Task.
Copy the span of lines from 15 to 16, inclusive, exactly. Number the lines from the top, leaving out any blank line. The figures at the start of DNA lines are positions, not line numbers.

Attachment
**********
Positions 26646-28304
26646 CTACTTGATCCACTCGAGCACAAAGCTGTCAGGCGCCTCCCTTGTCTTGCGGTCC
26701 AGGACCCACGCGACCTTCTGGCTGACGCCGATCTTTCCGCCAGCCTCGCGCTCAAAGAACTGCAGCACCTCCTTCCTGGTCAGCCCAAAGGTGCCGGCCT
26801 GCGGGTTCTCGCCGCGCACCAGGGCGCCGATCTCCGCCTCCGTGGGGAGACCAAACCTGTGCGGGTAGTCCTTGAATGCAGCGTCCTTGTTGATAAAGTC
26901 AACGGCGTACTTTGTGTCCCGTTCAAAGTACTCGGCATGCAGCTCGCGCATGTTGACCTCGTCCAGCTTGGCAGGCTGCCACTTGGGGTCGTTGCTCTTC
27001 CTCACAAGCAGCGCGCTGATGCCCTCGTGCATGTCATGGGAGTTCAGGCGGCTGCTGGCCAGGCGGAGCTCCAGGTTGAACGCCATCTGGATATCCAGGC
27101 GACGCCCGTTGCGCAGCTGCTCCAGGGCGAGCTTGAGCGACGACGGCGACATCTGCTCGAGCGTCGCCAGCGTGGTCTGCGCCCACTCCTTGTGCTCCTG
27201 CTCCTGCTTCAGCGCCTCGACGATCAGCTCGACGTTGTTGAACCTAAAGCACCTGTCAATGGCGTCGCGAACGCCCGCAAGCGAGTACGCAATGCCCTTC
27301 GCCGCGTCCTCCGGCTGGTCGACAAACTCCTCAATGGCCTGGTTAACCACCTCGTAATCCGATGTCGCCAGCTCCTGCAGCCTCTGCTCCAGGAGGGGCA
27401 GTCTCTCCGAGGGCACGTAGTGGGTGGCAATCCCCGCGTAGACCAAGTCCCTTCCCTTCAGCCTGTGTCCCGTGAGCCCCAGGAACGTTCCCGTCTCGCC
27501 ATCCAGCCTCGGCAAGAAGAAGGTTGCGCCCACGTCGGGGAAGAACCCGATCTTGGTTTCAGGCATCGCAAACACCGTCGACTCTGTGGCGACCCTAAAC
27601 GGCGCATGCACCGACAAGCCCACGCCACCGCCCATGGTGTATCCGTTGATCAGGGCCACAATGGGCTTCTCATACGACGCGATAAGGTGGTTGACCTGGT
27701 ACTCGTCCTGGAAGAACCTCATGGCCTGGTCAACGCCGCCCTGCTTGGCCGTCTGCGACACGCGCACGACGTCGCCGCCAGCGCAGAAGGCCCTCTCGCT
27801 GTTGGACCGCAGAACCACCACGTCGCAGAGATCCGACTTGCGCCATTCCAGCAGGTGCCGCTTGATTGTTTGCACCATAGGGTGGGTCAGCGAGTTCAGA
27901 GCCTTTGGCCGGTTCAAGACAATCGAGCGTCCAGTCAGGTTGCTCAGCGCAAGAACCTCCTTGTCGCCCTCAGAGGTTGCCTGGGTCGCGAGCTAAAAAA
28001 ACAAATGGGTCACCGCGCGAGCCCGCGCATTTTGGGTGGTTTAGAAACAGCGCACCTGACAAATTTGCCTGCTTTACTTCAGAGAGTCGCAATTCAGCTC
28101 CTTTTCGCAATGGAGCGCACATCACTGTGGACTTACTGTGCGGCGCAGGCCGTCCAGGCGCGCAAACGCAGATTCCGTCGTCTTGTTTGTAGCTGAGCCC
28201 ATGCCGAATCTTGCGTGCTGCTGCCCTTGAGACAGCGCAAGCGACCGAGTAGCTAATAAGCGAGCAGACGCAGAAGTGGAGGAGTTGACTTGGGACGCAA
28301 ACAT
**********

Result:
27901 GCCTTTGGCCGGTTCAAGACAATCGAGCGTCCAGTCAGGTTGCTCAGCGCAAGAACCTCCTTGTCGCCCTCAGAGGTTGCCTGGGTCGCGAGCTAAAAAA
28001 ACAAATGGGTCACCGCGCGAGCCCGCGCATTTTGGGTGGTTTAGAAACAGCGCACCTGACAAATTTGCCTGCTTTACTTCAGAGAGTCGCAATTCAGCTC